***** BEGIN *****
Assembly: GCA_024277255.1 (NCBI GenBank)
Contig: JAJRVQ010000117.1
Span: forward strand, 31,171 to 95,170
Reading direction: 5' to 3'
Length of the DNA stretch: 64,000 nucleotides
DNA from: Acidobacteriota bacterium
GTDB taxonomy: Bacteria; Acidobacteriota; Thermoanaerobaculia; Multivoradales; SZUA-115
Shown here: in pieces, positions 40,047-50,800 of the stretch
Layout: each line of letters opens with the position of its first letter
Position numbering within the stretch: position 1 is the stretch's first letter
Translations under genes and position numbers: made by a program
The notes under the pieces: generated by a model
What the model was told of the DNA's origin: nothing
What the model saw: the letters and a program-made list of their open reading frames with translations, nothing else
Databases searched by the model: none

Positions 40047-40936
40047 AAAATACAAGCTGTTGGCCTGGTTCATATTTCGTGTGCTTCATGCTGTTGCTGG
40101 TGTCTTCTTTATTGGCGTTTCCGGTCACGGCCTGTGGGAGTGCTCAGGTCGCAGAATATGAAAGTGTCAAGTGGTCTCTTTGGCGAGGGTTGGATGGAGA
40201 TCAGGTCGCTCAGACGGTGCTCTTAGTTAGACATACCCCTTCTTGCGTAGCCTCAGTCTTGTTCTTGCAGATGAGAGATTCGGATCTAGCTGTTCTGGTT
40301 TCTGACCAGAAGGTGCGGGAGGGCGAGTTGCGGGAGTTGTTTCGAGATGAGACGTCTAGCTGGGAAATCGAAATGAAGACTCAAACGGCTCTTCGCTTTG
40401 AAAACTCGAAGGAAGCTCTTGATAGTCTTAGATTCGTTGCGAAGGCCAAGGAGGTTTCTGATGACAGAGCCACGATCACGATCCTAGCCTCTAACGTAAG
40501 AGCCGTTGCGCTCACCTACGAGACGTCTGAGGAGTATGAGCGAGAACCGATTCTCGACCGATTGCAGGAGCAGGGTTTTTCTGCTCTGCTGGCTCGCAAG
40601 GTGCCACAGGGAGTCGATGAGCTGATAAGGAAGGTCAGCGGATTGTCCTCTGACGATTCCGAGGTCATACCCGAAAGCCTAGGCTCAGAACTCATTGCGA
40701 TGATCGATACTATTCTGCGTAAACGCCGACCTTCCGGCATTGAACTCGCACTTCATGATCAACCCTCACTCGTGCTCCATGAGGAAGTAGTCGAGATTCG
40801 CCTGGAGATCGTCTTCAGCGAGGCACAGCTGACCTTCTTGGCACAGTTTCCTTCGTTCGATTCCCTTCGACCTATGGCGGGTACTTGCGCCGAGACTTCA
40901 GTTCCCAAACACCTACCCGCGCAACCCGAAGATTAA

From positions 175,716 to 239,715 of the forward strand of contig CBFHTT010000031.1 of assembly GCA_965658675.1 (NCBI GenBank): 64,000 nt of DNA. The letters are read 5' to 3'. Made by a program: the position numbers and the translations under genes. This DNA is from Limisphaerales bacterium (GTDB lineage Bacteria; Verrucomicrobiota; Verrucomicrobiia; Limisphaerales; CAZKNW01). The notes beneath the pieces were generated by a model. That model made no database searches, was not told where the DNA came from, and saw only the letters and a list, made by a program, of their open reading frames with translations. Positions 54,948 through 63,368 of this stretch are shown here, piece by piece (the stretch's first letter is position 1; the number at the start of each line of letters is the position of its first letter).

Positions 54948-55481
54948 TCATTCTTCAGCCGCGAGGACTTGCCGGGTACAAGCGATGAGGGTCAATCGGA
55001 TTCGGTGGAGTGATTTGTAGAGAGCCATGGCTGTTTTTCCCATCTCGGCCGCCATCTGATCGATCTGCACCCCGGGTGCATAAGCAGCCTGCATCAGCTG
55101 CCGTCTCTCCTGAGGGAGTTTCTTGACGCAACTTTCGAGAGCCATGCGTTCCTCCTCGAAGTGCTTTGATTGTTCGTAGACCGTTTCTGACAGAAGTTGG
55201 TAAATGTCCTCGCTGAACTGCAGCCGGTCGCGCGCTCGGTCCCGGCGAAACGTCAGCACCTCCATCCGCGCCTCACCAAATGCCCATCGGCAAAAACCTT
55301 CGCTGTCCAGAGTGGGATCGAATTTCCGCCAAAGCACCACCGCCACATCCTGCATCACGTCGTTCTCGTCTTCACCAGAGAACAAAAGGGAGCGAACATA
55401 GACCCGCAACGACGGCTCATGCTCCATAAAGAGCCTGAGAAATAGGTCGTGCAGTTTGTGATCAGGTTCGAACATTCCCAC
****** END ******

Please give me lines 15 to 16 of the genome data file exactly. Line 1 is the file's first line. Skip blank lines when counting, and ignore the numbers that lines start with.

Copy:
Databases searched by the model: none

Positions 40047-40936